Your quarterly quota of expert insight and fresh thinking.. The business magazine for Suffolk and Cambridgeshire...
17th March 2016
Given that we are only a few months away from the vote as to whether we stay in a reformed EU or exit, the Chancellor’s eighth Budget was undoubtedly not going to undermine the position of those, not least the Chancellor and Prime Minster, who want us to remain in the EU.
Back home, the news for East Anglia, including Cambridgeshire, was the devolution deal which will give devolved powers to the region and the appointment of an elected Metro Mayor. On making the announcement the Chancellor George Osborne said: "The East of England is a vital part of our economy and this Budget gives it a big boost. It is an area already benefitting from the action we have taken, with more people in work than any other region in the UK, and my Budget today delivers the next step of our long term plan to make sure Britain is fit for the future.”
If Britain is to be fit for the future we must build more infrastructure, despite the uncertainty in the global economy, and with over £150 million to develop two of the East's most important projects, we are backing your region with vital investment.
"This is a Budget that delivers for the East of England and puts the next generation first."
The mayoral devolution deal is believed to be worth £900 million to the region over 30 years and will benefit Norfolk, Suffolk, Cambridgeshire and Peterborough, giving devolved powers over transport, planning and skills. A further £175 million has been earmarked to deliver new homes.
The East of England is also set to receive £2.9 million across 15 organisations as part of two funding competitions run by the Office for Low Emission Vehicles (OLEV) and Innovate UK for R&D into lowering vehicle emissions.
For the self employed and small businesses there was good news, with plans to reduce business rates and in some cases to abolish them from April 2017. In addition, those that are self employed are to benefit from the scrapping of Class 2 National Insurance. Equally it is estimated that over 1 million businesses are set to benefit from the further cut in Corporation Tax to 17% by 2020.
For the tax profession, possibly the main area of interest for which they await the full details is around changes to Capital Gains Tax (CGT), with proposed reductions seemingly set to benefit those subject to CGT on asset transfers and sales, including shares and business assets.
Equally the proposed new rates of Stamp Duty for commercial property transactions will be of mutual interest to those involved in commercial property transactions, be they investors, developers or agents alike. The new rates and tax bands will be 0% for the proportion of the transaction value up to £150,000; 2% between £150,001 and £250,000, and 5% above £250,000. Overall all those buyers of commercial property up to £1.05million will pay less in Stamp Duty. Could this change be a small boost for commercial property transactions, not least small businesses looking to expand?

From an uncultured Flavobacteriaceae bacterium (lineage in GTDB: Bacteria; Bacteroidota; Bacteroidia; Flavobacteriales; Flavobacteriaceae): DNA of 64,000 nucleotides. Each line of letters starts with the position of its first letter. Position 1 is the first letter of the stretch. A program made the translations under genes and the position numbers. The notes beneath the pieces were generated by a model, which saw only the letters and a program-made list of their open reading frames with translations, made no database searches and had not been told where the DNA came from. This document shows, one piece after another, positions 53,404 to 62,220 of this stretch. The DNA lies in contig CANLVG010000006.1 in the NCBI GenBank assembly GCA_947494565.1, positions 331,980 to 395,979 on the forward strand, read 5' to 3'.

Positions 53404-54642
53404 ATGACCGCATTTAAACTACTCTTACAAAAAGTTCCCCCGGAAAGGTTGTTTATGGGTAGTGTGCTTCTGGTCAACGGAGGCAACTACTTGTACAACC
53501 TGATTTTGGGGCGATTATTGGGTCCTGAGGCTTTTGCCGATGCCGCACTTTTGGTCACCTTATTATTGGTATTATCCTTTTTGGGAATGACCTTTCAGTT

The Chancellor made numerous references to looking after the next generation and putting them first, not least with re-affirmation that it is this Government plan to ensure by 2022 that all schools are an Academy or in the process of becoming one or being part of one. At present 42% of schools are part of the Academy network. The challenge, not least for many of the small schools and their governing bodies is the journey they now need to take to become part of the new order. With increased devolution and loss of support from divested and scaled down Local Education Authorities, the pressure is looming great for many a school governing body and head teachers as to the future of non converted schools. Further announcements around proposals and support for conversion may include a mix of ‘carrots’ and ‘sticks’ to cajole and coerce.
With plans to support schools and academies with additional funding for sport and the introduction of a levy on producers of sugary soft drinks, the Chancellor is certainly focusing on the next generation’s well being and education.
The Chancellor downgraded forecasts for economic growth for this year, attributing revised forecasts in part to reduced levels of UK productivity, global financial uncertainty and a decline in world trade – including from China. Equally, lower rates of increase in wages and reductions in tax revenues have impacted on overall revenues and therefore the deficit, as well as the long term debt, have not gone down as much as planned. The ability to fund the proposed changes is seemingly coming from his focus on clamping down on tax avoidance and evasion as well as ensuring large corporate and multi-nationals pay tax. Public sector cuts are also a contributor to his re-balancing act.
Overall it was probably a Budget for the self employed and small businesses, the back bone of the UK economy. Whether it was a Budget that helped to re affirm his position and/or the Governments as a whole, not least around the decision to remain in or come out of the EU, we will have to wait until the election on the 23rd June.
For further details and commentary on the announcements made and new tax rates, please visit www.streetsweb.co.uk, download our app Streets iAccountant or watch our Budget 2016 videos on You Tube.